Vacations do have to end but you can bring their stress relief back with you in a variety of ways. If you do, you will be able to easily recall your relaxing vacation feelings. Then, when you are stressed, you can get some much-needed stress relief.
While you are on vacation, spend some time relaxing in a calm and tranquil place. This can be an immediate source of stress relief, but it can also be used as a source of rapid relief when you return to home and work.
Here are four ways to capture your vacation relaxation and bring it home with you for year-round stress relief:
<b>Connect a Cue Word</b> While you are relaxing in that serene place, repeat a cue word such as “beach” or “sunset” or “relax.” Let the word echo and reverberate in the back of your mind. Allow it to become associated and connected with your deep state of relaxation. When you return from your vacation, use your cue word whenever you want to enjoy an “instant replay” of your relaxing experience.
<b>Picture It</b> Take a photograph where you are relaxing on vacation. You can use your cell phone or a camera, but you also can intentionally take a picture in your mind’s eye. Focus on the scene and soak it in. When you return from your vacation, put the picture you took onto your computer and mobile devices for easy retrieval wherever you want to relax and whenever you are under stress. If you are want to get to sleep, use the picture you stored in your mind’s eye to calm your mind and relax your body.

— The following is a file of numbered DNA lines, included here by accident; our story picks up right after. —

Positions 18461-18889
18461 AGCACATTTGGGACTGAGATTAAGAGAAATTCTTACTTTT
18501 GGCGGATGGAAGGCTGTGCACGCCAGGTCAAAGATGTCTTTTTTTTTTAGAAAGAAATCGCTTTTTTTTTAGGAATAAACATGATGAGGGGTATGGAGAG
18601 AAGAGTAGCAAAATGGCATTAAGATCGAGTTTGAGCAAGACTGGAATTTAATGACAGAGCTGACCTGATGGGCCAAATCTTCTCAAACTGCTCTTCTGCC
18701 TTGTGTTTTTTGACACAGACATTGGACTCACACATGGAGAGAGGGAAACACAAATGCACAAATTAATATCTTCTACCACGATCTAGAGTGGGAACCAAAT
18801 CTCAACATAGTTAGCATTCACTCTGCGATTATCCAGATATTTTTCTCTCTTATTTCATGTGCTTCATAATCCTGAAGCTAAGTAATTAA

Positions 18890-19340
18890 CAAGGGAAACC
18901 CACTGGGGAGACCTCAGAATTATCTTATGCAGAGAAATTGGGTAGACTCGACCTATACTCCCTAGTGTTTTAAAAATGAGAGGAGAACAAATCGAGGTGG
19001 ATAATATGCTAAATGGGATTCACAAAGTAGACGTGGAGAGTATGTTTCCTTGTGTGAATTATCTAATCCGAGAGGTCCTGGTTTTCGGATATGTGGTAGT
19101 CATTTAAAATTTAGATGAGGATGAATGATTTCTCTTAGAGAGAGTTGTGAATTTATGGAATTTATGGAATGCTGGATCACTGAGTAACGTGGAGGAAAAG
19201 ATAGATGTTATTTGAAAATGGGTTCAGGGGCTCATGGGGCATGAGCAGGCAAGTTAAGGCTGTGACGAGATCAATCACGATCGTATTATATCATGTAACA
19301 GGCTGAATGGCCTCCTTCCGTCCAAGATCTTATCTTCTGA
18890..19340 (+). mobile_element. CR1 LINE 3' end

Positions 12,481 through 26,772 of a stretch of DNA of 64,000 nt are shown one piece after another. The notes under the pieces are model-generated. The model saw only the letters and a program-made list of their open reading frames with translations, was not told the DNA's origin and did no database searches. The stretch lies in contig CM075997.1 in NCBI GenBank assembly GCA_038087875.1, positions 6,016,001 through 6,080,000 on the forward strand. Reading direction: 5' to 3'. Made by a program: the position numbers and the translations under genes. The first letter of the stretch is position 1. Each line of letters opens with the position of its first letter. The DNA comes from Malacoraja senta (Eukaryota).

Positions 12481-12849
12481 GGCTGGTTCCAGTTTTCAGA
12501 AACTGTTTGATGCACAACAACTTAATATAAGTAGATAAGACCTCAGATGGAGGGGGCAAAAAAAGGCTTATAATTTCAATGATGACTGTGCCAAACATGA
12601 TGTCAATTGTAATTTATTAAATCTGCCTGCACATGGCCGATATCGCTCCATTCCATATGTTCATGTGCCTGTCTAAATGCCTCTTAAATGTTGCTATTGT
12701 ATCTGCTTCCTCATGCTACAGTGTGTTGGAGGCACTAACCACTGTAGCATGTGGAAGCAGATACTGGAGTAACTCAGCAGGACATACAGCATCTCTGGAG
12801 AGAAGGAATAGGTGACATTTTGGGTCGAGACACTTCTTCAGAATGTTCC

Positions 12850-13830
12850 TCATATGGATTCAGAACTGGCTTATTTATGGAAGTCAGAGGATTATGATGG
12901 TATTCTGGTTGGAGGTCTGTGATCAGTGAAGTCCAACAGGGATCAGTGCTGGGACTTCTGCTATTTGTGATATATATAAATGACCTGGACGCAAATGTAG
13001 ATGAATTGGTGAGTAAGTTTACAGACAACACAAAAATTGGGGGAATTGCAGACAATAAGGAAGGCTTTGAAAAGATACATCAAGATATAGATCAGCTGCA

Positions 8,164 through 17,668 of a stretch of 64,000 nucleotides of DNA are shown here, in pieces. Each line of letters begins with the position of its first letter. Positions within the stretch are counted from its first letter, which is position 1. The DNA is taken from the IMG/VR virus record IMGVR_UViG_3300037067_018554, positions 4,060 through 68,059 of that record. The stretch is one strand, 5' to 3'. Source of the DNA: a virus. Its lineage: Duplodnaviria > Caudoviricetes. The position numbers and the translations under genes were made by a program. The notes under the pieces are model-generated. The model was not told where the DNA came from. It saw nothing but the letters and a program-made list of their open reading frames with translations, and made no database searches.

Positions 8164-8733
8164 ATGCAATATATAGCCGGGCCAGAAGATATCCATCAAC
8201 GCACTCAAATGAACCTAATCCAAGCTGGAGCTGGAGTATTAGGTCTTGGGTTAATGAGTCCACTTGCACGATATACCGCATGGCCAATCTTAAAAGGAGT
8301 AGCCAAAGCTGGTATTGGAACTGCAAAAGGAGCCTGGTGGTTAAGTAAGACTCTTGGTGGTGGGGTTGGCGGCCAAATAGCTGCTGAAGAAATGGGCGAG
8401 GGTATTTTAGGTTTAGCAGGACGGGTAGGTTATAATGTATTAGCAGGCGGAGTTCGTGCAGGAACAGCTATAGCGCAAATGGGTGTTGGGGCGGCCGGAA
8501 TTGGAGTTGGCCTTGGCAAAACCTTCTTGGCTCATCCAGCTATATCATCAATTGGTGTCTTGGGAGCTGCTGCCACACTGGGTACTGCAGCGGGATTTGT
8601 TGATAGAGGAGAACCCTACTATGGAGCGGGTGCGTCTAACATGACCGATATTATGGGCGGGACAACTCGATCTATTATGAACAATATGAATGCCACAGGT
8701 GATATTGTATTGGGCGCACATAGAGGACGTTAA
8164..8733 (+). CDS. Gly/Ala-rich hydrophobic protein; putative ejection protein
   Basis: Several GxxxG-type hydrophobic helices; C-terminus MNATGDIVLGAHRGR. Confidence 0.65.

<b>Capture the Sounds</b> While you are relaxing in that special place on vacation, take note of the sounds around you or record them on your cell phone. When you return home, download the recording or similar sounds from the internet onto your computer and mobile devices for easy retrieval whenever you want some soundtrack stress relief. The soundtrack can also be used to help you fall asleep faster.
<b>Use a Combo</b> When you return home, combine all three of the sensory experiences you stored by saying the cue word, visualizing the scene or looking at the picture, and listening to the sounds in your mind or from a recording. Some people find it more effective to combine the cue word with just the picture or just the soundtrack. If you don’t have the photo or you don’t have a recording available, just combine what you have with your cue word.
Copyright © 2018 by Ronald G. Nathan, Ph.D.